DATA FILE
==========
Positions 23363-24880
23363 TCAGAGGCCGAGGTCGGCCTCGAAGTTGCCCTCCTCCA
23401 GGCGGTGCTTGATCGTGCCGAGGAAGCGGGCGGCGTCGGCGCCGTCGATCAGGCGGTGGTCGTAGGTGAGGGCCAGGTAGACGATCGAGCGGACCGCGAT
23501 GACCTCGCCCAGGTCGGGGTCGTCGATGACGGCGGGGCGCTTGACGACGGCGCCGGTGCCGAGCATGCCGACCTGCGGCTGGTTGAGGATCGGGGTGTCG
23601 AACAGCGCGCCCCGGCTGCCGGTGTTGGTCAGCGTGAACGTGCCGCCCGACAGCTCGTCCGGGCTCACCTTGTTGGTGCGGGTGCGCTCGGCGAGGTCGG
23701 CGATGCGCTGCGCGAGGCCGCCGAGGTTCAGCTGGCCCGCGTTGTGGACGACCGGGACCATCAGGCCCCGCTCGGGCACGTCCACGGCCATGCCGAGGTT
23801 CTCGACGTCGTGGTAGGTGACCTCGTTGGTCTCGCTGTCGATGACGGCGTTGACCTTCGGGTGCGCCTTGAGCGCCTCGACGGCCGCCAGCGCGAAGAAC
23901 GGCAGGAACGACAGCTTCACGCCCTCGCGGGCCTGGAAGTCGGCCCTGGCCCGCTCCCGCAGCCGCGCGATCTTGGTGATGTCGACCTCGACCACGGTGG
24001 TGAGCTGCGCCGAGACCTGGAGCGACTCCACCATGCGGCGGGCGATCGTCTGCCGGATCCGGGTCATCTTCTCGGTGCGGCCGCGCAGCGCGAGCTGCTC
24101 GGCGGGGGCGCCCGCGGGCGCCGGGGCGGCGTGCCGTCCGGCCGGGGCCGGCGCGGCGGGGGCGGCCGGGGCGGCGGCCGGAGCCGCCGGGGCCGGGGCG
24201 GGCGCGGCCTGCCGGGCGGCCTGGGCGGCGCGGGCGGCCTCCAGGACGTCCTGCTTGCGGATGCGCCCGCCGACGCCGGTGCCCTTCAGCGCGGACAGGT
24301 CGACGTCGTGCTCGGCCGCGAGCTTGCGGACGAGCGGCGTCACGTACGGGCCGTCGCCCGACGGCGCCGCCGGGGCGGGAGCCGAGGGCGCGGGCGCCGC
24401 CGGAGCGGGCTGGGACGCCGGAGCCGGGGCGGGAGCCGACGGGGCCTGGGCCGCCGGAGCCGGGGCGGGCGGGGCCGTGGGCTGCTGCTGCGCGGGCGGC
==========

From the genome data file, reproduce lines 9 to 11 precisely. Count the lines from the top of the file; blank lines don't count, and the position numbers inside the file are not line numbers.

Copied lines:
24001 TGAGCTGCGCCGAGACCTGGAGCGACTCCACCATGCGGCGGGCGATCGTCTGCCGGATCCGGGTCATCTTCTCGGTGCGGCCGCGCAGCGCGAGCTGCTC
24101 GGCGGGGGCGCCCGCGGGCGCCGGGGCGGCGTGCCGTCCGGCCGGGGCCGGCGCGGCGGGGGCGGCCGGGGCGGCGGCCGGAGCCGCCGGGGCCGGGGCG
24201 GGCGCGGCCTGCCGGGCGGCCTGGGCGGCGCGGGCGGCCTCCAGGACGTCCTGCTTGCGGATGCGCCCGCCGACGCCGGTGCCCTTCAGCGCGGACAGGT